Statistic: Level of support among U.S. adults for the police during the ongoing protests in response to the death of George Floyd as of June 2020, by ethnicity | Statista

The use of force and other incidents can damage relationships between the police and their communities. With just a misconduct act of a single officer in one city can not only damage police-community relationships locally, but it can also gain nationwide attention and reduce the trust of the police generally. That is the reason police should never discount the negative experiences of individuals with the police.

Police should consider establishing a “duty to intervene” policies and other strategies for ensuring that if one officer engages in misconduct, additional officers will step and stop it. Also people may not trust police agencies if they don’t share internal affairs of complaint investigation systems. Still, they will believe their own eyes when they see – either in person or on a YouTube video – officers not hesitating to stop wrongdoing by their fellow officers.

Police must be visible in the community, not just to arrest people, but also to hang out and say hello. The personal interactions between police officers and community members build mutual police trust, which is essential to addressing neighborhood problems and reducing crime.

It is essential for the police to be visible in their communities and know their residents. People in the community should generally know the names of the officers who serve them, and the officers should try and know the names or faces of the people in the community, if possible.

Many people do not interact with the police outside of enforcement contexts. This can result in people developing negative associations with the police – for example, if the only contact they have ever had with police consisted of receiving a traffic citation, getting arrested or calling the police to report being the victim of a crime.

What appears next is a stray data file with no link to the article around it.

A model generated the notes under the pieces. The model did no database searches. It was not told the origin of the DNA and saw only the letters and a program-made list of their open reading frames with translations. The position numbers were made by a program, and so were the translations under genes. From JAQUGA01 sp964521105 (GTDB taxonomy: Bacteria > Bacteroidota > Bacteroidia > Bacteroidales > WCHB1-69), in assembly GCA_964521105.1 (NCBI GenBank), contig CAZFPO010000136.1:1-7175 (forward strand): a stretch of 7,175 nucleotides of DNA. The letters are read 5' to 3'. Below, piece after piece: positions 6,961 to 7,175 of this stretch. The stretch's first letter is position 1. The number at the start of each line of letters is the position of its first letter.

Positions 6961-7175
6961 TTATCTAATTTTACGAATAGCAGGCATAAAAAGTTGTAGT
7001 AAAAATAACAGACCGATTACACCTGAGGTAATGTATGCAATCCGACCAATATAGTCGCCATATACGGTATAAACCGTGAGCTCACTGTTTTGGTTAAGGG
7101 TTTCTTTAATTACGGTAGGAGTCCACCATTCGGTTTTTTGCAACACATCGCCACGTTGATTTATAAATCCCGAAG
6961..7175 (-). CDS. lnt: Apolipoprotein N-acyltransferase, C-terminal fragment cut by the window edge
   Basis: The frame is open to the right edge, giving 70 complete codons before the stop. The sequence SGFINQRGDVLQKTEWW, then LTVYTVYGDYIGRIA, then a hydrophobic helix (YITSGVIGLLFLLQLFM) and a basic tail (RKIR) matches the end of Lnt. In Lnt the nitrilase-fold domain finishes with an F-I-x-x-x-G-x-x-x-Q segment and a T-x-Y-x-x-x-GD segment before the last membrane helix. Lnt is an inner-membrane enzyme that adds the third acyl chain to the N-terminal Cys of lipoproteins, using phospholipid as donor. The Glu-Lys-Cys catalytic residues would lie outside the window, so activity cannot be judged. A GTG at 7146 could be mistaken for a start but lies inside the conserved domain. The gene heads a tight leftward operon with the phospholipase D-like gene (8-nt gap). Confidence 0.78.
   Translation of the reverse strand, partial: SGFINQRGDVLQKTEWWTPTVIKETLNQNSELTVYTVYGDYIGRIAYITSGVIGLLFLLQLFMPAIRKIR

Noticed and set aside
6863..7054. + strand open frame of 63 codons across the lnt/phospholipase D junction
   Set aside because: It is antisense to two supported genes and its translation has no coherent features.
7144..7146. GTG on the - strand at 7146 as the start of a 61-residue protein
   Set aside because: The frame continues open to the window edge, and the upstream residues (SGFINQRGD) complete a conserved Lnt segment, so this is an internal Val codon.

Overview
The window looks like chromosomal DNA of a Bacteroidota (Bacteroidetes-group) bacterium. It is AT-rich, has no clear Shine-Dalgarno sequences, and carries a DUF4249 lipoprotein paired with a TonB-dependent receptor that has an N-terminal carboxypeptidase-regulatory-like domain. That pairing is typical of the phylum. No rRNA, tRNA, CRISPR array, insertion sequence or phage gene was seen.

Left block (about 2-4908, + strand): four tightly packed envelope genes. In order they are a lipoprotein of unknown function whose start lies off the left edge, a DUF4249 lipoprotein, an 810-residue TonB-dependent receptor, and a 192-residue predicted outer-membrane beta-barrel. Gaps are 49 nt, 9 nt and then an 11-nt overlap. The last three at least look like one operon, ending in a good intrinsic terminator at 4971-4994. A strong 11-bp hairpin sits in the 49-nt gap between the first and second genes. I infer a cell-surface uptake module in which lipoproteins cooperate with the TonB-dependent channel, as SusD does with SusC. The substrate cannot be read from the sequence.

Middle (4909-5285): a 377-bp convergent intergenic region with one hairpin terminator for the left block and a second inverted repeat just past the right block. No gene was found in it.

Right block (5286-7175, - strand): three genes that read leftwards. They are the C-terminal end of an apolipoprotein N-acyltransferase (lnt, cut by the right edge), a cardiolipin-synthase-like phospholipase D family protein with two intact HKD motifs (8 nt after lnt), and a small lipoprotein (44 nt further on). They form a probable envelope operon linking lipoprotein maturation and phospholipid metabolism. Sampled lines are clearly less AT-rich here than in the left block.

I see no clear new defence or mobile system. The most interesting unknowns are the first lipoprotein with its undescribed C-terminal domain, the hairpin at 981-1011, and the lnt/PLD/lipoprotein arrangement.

Finding opportunities to interact with community members in a non-enforcement context helps reduce bias among community members and police officers.

Do the public generally  trust the police?

This question should be answered according to the police for how they treat the public in their districts? 42.5% of respondents believe that police in the city are legitimate authorities. Only a quarter believe that the police behave according to the law when dealing with people as poor people are often arrested for no good reason.

In research on poor communities, just 23.8% of respondents said that they thought that the police are honest. Only 30% of the people believe that the police are can be trusted.

Police have effectively isolated residents of these neighborhoods from their broader communities, creating meaningless distinctions based on race and income. But if cities could train police to treat people fairly, they could create a more equitable and unified community for all residents.

What is the biggest fear the community might have about the police?

Most police officers have little to no contact with the communities that they are serving. They never walk the beat and get to know the neighborhood on a personal level. The main fear that the public has of the police is that they are able to get away with almost anything they choose to get away with.

The laws can often to the point where anyone can get locked up for pretty much anything. It is almost impossible to just drive a car down the street knowing that for no reason at all, the police could find something to pull you over for. When citizens believe that someone has this kind of power over them, it is going to automatically create a fear of the people in charge.

No one wants to go to jail, especially if you feel it is easy for you to get setup for something you did not do. Racism has also always been a big problem in our society, so anytime a officer or anyone gives us a hard time of a different race we first think of racism. It is true when we see a person their race is the first thing that jumps out at us, and we bring with us these preconceived ideas of how someone of that race is, sometimes police are no different.